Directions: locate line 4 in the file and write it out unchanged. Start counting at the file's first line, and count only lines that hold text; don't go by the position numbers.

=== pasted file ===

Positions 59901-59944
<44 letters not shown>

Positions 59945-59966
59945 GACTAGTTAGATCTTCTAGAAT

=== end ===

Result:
59945 GACTAGTTAGATCTTCTAGAAT